Retrolabyrinthine presigmoid transpetrosal approach for selective subtemporal amygdalohippocampectomy. (1/207)

The retrolabyrinthine presigmoid transpetrosal approach is a modification of the subtemporal approach which is suitable for complete amygdalectomy. By drilling away the retrolabyrinthine presigmoid petrosal bone, at least 1 cm more space below and 1 cm more space medially is obtained than in the subtemporal approach, and temporal retraction pressure is diminished when approaching from below. Operative results according to the Engel's classification of seizure control, and pre- and postoperative Wechsler Adult Intelligence Scale (WAIS), revised WAIS, and Wechsler Intelligence Scale for Children scores were measured in 16 patients treated by normal or modified subtemporal amygdalohippocampectomy. Postoperative follow-up ranged from 8 to 79 months. There has been no morbidity or mortality among these 16 patients, and postoperative seizure frequency has been diminished to less than 10% of the preoperative level in 15 of the 16. In eight patients, seizures have been eliminated totally. Subtemporal amygdalohippocampectomy achieved significantly increased performance and full scale intelligence quotient within 2 months after surgery, compared to preoperative levels. Subtemporal amygdalohippocampectomy is an alternative to the transsylvian approach, but is less invasive.  (+info)

Detachable balloon embolization: concomitant use of a second safety balloon. (2/207)

We describe a relatively unusual case of carotid cavernous fistula in association with a persistent trigeminal artery, presumably related to aneurysm rupture near the carotid origin of the vessel. We emphasize the use of a second, nondetachable balloon solely for the purpose of stabilizing placement of the first device at the time of detachment.  (+info)

A bioinformatics approach to investigating developmental pathways in the kidney and other tissues. (3/207)

Over the past few years, large amounts of data linking gene-expression (GE) patterns and other genetic data with the development of the mouse kidney have been published, and the next task will be to integrate these data with the molecular networks responsible for the emergence of the kidney phenotype. This paper discusses how a start to this task can be made by using the kidney database and its associated search tools, and shows how the data generated by such an approach can be used as a guide to future experimentation. Many of the events taking place as the kidney develops do, of course, also take place in other tissues and organisms and it will soon be possible to incorporate relevant information from these systems into analyses of kidney data as well as the new information from microarray technology. The key to success here will be the ability to access over the internet data from the textual and graphical databases for the mouse and other organisms now being established. In order to do this, informatic tools will be needed that will allow a user working with one database to query another. This paper also considers both the types of tools that will be necessary and the databases on which they will operate.  (+info)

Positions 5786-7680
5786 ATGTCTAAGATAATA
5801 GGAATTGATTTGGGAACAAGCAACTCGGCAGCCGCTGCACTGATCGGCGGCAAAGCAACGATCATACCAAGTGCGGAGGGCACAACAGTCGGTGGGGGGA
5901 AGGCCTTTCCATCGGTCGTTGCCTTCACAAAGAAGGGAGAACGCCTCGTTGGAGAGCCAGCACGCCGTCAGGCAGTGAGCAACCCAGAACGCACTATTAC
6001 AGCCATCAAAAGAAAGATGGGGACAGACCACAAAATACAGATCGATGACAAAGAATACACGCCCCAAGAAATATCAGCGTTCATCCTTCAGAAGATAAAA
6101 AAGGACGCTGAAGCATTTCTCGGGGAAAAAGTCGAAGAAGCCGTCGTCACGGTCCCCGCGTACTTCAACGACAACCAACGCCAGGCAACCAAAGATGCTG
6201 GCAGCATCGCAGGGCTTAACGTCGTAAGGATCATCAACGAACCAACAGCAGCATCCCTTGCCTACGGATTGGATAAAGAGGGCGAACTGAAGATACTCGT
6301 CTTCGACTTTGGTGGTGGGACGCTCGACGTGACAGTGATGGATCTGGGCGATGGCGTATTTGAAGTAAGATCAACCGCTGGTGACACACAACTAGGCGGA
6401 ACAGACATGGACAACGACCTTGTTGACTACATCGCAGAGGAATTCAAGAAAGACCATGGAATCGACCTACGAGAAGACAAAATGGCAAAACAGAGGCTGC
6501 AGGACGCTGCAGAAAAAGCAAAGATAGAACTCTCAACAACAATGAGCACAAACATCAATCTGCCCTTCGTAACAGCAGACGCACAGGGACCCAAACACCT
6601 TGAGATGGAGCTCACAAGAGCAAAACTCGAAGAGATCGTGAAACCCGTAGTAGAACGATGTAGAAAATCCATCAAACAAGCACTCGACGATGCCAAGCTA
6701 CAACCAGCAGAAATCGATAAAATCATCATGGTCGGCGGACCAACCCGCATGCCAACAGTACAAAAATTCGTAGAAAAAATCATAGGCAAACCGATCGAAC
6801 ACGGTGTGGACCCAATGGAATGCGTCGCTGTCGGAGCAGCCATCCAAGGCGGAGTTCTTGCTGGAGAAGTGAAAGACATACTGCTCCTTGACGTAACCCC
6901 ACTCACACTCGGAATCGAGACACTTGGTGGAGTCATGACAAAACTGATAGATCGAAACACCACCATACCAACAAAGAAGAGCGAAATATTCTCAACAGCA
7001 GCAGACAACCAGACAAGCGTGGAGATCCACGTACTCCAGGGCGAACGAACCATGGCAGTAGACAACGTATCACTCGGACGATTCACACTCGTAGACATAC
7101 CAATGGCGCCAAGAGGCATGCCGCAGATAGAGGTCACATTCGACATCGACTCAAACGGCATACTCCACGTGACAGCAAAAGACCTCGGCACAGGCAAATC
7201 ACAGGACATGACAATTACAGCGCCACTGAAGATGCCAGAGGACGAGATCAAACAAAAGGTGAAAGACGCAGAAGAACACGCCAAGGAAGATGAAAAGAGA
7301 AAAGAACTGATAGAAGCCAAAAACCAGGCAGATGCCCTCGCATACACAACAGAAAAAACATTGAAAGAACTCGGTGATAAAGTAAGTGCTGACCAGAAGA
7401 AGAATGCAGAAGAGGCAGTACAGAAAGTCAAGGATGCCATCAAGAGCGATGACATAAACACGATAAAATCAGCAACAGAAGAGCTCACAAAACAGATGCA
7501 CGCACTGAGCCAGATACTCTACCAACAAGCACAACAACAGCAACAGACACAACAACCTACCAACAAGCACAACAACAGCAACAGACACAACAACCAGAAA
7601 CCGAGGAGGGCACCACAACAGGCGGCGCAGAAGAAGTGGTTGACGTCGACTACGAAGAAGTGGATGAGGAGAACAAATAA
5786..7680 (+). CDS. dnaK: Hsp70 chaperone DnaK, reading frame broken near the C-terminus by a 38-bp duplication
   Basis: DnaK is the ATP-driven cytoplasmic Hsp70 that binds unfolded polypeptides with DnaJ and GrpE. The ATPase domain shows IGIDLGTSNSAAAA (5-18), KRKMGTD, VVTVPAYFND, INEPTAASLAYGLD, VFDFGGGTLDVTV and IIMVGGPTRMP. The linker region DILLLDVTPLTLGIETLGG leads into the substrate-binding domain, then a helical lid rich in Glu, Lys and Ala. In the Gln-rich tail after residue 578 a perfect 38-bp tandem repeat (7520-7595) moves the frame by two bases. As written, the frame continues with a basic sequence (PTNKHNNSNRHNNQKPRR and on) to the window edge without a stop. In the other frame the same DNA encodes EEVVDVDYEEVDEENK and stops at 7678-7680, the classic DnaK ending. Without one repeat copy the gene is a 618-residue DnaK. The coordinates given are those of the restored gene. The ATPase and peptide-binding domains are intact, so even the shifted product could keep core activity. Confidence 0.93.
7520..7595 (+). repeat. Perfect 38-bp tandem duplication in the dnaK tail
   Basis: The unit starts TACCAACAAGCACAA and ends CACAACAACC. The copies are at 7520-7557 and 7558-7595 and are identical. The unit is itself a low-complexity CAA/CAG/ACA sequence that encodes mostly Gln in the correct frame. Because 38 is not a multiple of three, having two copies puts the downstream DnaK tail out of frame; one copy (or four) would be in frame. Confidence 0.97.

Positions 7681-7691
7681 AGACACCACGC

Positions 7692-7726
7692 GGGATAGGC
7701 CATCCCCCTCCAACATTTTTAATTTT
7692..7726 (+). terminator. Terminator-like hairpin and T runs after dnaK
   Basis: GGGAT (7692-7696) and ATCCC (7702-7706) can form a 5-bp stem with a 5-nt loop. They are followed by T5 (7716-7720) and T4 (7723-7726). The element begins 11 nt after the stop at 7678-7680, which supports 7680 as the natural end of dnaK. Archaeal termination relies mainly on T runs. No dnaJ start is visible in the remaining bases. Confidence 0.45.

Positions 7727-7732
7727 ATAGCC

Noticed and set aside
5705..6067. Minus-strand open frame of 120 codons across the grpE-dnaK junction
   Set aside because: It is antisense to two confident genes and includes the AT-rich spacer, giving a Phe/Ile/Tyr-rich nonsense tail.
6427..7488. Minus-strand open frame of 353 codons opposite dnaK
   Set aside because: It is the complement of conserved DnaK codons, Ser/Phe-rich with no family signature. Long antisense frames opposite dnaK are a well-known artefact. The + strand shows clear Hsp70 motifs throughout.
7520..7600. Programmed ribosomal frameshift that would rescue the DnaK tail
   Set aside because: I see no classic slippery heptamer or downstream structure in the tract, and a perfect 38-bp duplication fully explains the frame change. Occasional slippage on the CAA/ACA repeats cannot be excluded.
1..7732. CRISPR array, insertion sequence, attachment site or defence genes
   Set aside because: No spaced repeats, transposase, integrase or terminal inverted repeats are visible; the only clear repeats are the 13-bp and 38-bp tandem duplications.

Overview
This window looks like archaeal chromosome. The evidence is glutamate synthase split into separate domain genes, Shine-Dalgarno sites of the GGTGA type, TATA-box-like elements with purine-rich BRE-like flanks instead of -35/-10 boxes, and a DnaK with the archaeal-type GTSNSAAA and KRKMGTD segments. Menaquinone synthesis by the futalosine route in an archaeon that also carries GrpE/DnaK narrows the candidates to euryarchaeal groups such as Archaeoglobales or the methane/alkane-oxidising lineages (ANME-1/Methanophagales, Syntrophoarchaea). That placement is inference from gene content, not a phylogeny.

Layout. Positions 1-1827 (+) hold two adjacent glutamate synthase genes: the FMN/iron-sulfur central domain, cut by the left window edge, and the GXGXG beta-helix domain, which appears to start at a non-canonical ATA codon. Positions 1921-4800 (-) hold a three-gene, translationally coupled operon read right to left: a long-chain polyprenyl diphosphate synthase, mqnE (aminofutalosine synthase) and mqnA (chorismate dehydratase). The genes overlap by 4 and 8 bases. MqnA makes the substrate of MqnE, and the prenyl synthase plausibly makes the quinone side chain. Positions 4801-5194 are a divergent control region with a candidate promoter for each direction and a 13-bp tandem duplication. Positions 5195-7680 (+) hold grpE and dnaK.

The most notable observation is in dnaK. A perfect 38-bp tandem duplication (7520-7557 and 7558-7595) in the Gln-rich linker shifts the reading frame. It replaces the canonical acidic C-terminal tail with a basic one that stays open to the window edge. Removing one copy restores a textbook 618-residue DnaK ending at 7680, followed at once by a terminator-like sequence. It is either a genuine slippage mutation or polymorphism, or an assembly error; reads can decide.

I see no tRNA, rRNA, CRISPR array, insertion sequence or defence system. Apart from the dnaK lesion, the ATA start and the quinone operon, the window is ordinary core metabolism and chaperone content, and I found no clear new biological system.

Influence of the Digital Anatomist Foundational Model on traditional representations of anatomical concepts. (4/207)

A principled and logical representation of the structure of the human body has led to conflicts with traditional representations of the same knowledge by anatomy textbooks. The examples which illustrate resolution of these conflicts suggest that stricter requirements must be met for semantic consistency, expressivity and specificity by knowledge sources intended to support inference than by textbooks and term lists. These next-generation resources should influence traditional concept representation, rather than be constrained by convention.  (+info)